According to the American Cancer Society, more than 40% of Americans will develop cancer at some point in their lifetime. It is also estimated that cancers that can be prevented or detected earlier by screening account for at least half of all new cancer cases. Estimates from 2009 indicate that about 192,370 women will be newly diagnosed with breast cancer, and another 40,170 will die from it. About 11,270 new cases of cervical cancer will be diagnosed in women, and 4,070 women will die from it. New cases of colorectal cancer will be diagnosed in 106,100 men and women and 49,920 of these people are estimated to die from the disease.
Building on Previous Recommendations
Considering the magnitude of these cancers, researchers at the University of Texas MD Anderson Cancer Center released comprehensive, risk-based screening guidelines for breast, cervical and colorectal cancers. Available at http://www.mdanderson.org, the recommendations translate best practices in cancer prevention employed at the university into accessible guidelines for the public to follow. It identifies risk categories and provides information about when to begin and discontinue screening exams. “The guidelines reconstruct and expand upon previously published guidelines for screening,” says Therese B. Bevers, MD, FAAFP. “The guidelines were developed by multidisciplinary panels of MD Anderson disease site experts across several areas.” Those areas include medical oncology, surgical oncology, cancer prevention, and imaging as well as others.
Adjusting for Individual Risk
“Cancer screening is not a one-size-fits-all strategy,” says Dr. Bevers. “The new risk-based recommendations from the University of Texas MD Anderson Cancer Center are more personalized, precise, and detailed than what has previously been released by other cancer organizations. The new guidelines build on established cancer screening practices and offer more specific recommendations for individuals at increased risk for these three cancers [Breast Cancer, Cervical Cancer, and Colorectal Cancer].”
Cancer screening recommendations have historically been targeted largely to patients at average risk for developing cancer based on characteristics such as age, family history, or genetic predisposition. However, average risk has not been previously defined, and recommendations for individuals at increased or high risk have not been outlined. Dr. Bevers says, “Providing physicians and patients with more knowledge about how decisions are made about risk levels and screening tests may provide a deeper understanding of disease processes and enable them to put cancer risk into perspective.”
The new screening guidelines define risk categories and offer recommendations for those at increased and high risk of developing cancer. “For example,” says Dr. Bevers, “there are now five different sets of screening recommendations for those at increased risk for breast cancer. There are also four categories of age-based risk recommendations for cervical cancer. For colorectal cancer, patients need to be proactive about obtaining results from their screening tests. For example, if a colonoscopy reveals polyps, it’s critical to know the type of polyps, how many were found, and the size of the polyps. This information factors heavily into what colorectal cancer risk category patients should fall under and the intervals at which screenings are needed.”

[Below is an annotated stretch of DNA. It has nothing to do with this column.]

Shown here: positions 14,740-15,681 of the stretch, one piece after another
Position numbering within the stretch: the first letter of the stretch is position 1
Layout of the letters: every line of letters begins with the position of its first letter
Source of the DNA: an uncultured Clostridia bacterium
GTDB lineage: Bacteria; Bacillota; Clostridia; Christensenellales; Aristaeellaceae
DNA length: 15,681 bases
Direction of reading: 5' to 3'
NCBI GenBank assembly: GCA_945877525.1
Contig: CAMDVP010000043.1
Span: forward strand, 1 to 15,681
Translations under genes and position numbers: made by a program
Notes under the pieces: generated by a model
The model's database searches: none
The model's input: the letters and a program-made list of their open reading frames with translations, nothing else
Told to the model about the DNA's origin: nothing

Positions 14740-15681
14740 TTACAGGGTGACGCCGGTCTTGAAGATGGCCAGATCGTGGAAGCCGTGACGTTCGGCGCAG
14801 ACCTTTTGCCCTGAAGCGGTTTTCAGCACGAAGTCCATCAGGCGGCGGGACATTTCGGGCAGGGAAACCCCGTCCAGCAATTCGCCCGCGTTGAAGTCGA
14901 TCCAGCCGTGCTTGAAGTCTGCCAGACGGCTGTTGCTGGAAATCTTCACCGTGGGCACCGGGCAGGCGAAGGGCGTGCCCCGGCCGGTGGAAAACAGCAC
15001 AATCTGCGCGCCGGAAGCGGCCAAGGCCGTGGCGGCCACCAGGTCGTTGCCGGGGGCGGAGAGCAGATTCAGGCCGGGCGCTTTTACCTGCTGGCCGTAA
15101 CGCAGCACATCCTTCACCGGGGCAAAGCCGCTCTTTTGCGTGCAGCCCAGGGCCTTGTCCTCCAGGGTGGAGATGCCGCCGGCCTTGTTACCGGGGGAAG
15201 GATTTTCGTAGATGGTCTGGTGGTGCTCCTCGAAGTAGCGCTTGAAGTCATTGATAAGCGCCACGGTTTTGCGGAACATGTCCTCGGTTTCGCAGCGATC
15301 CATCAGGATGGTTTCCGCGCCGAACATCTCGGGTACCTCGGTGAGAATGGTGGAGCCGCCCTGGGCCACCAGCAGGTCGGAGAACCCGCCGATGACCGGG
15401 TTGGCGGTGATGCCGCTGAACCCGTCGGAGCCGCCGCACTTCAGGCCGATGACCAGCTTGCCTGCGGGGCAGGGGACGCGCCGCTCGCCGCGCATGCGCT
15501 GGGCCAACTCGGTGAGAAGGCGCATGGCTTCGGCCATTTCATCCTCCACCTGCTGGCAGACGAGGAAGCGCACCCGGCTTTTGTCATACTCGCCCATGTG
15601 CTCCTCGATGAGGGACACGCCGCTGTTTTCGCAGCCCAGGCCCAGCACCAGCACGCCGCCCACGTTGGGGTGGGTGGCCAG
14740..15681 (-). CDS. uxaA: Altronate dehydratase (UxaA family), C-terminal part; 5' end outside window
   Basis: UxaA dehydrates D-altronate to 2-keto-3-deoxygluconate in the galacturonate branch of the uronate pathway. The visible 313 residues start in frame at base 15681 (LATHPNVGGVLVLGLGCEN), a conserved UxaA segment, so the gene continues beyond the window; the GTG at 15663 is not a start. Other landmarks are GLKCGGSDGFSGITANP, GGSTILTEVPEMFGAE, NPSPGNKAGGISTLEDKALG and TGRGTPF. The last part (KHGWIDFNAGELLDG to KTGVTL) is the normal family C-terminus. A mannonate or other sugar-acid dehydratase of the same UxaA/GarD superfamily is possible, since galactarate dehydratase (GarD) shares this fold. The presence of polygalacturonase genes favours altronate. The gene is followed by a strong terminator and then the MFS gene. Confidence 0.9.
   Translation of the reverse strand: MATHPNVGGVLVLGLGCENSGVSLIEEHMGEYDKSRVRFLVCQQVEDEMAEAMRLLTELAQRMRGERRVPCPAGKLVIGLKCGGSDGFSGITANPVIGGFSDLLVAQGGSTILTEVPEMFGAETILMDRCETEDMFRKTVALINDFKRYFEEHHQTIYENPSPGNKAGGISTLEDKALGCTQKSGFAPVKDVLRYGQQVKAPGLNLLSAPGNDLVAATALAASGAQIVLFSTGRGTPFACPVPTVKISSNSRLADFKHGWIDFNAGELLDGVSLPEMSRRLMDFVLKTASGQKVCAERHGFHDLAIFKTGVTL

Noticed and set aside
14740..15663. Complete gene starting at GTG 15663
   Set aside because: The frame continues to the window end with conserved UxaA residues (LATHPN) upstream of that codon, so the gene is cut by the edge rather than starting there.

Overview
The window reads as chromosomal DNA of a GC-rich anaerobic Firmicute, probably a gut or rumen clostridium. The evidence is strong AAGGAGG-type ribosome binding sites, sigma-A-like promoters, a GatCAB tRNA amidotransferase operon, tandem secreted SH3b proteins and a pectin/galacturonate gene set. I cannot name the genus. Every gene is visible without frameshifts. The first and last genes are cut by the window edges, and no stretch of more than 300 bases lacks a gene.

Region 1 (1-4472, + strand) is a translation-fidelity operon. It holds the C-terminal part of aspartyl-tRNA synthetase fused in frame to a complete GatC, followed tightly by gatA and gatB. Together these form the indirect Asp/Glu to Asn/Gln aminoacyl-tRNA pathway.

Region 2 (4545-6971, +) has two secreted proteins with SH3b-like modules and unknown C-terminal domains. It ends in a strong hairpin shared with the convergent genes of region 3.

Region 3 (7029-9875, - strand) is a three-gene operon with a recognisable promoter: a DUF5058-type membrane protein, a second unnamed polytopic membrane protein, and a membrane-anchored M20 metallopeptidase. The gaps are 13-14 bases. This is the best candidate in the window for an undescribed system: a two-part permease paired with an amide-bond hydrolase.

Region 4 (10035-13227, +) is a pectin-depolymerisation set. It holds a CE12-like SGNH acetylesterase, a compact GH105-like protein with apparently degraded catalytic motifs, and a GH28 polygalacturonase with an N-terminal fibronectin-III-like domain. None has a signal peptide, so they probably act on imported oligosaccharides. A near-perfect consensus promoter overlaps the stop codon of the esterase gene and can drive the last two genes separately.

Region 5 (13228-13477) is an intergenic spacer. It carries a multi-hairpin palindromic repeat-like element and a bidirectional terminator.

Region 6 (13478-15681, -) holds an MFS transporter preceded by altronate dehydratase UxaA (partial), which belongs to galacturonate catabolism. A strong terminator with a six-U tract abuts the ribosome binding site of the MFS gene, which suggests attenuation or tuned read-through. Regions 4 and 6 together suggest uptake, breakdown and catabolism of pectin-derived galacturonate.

Dr. Bevers also notes that the guidelines state that it is critical for women who do not require annual cancer screenings to continue with annual appointments to obtain other appropriate healthcare. “Clinicians need to stop linking specific visits for preventive care with one activity. We must remember to continue treating the whole patient and take every opportunity to provide preventive measures to ensure the well-being of each individual.”
More to Come
The new recommendations represent the first wave of an effort by MD Anderson to improve the effectiveness of cancer prevention and detection efforts at their earliest, most treatable stages. Risk-based screening guidelines for prostate, liver, skin, endometrial, and ovarian cancers are currently in development. Furthermore, an online risk assessment tool integrating the new screening guidelines is expected to be launched on the MD Anderson website in 2010. “Our guidelines are designed for patients who are at increased risk for cancer,” says Dr. Bevers. “The hope is that providing more tools to clinicians and their patients will help us catch cancers at their earliest stages, ultimately improving our chances of treating the disease effectively and reducing the enormous burden of cancer.”
To access cancer screening guidelines from the University of Texas MD Anderson Cancer Center, go to http://www.mdanderson.org/patient-and-cancer-information/cancer-information/cancer-topics/prevention-and-screening/cancer-screening-guidelines/index.html.
For resources for clinicians from the University of Texas MD Anderson Cancer Center’s website, go to http://www.mdanderson.org/education-and-research/resources-for-professionals/index.html.
Bevers TB, Anderson BO, Bonaccio E, et al; National Comprehensive Cancer Network. Breast cancer screening and diagnosis. J Natl Compr Canc Netw. 2006;4:480-508.
Mahoney MC, Bevers T, Linos E, Willett WC. Opportunities and strategies for breast cancer prevention through risk reduction. CA Cancer J Clin. 2008;58:347-371.
Meijer CJ, Berkhof J, Castle PE, et al. Guidelines for human papillomavirus DNA test requirements for primary cervical cancer screening in women 30 years and older. Int J Cancer. 2009;124:516-520.